While I have many reasons to be doubtful that we’ll see 70s-era price inflation as measured by the consumer price index (CPI), I am absolutely confident that we will see price inflation in commodities and other assets.
And that will be good news for investors in gold and resource stocks.
Fed Admits Hiding Gold Swap Arrangements
Our friends at the Gold Anti-Trust Action Committee (GATA) have scored another huge coup. In response to a freedom-of-information (FOI) request, the Fed has essentially admitted that it has gold swap agreements with foreign banks that it doesn’t want publically acknowledged.
GATA had requested from the Fed any information or correspondence on gold swaps, which are transactions in which monetary gold is temporarily exchanged between central banks or between central banks and bullion banks.
But GATA’s request was denied, and the organization’s appeal was answered by a Sept. 17 letter from Federal Reserve Board member Kevin M. Warsh, who was formerly a member of the President’s Working Group on Financial Markets.
Warsh wrote that, “In connection with your appeal, I have confirmed that the information withheld under Exemption 4 consists of confidential commercial or financial information relating to the operations of the Federal Reserve Banks that was obtained within the meaning of Exemption 4. This includes information relating to swap arrangements with foreign banks on behalf of the Federal Reserve System and is not the type of information that is customarily disclosed to the public. This information was properly withheld from you.”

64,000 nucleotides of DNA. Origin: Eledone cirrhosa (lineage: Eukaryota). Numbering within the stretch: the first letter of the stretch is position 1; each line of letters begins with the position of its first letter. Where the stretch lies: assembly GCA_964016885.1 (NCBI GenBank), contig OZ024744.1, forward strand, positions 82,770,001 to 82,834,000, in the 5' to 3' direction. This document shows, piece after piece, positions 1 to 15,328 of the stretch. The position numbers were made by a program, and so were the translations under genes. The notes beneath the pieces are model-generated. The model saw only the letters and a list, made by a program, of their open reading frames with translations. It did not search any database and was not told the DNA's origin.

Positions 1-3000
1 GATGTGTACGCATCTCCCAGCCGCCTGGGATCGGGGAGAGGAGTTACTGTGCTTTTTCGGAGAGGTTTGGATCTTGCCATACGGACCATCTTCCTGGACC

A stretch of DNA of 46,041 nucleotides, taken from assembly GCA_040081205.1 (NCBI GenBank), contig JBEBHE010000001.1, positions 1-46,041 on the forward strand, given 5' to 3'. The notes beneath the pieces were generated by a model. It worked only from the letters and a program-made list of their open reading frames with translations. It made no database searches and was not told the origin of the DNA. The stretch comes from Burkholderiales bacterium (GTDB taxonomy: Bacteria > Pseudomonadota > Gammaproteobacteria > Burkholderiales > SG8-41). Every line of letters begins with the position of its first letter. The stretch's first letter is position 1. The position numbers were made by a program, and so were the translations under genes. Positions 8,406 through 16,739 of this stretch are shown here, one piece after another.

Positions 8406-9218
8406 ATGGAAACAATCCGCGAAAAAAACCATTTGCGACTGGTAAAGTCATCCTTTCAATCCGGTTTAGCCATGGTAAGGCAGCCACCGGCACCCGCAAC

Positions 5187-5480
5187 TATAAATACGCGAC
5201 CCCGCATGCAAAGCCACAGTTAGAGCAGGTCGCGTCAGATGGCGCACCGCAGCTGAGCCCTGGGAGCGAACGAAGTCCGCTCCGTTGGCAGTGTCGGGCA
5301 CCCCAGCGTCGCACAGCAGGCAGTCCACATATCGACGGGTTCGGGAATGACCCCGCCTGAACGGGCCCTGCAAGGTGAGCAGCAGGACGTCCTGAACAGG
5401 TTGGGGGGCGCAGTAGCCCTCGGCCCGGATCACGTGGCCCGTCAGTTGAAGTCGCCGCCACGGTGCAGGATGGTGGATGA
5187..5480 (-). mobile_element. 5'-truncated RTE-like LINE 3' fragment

As GATA secretary and cofounder Chris Powell notes, “The disclosure contradicts denials provided by the Fed to GATA in 2001 and suggests that the Fed is indeed very much involved in the surreptitious international central bank manipulation of the gold price particularly and the currency markets generally.”
GATA has the right to further appeal through the legal system, and plans to do exactly that. A federal lawsuit will be quite expensive, but well worth it for gold investors who need market transparency to unlock gold’s true value in today’s uncertain world.
As you may know, I’ve never been a big believer in day-to-day manipulation of the gold market by the “powers that be.” But I do believe that governments have and are acting over the long term to keep gold in chains. They’ve done it before, both covertly and openly. And they currently manipulate every other investment market. So why wouldn’t they also do it in gold, the very measuring gauge of their performance?
So I urge all serious gold and resource stock investors to help GATA out. It’s not just their cause—it’s a cause for all of us. GATA is recognized by the U.S. Internal Revenue Service (IRS) as a nonprofit educational and civil rights organization and contributions to it are federally tax-exempt in the United States.
Just as important, you can help by bringing this issue to the attention of news organizations and other investors. With the U.S. dollar at a crucial turning point, and with the International Monetary Fund (IMF) and other official organs needing to keep the gold price suppressed, it has never been more important to make the gold market open, transparent and honest again. To learn more about GATA, this issue and how to donate, visit www.gata.org.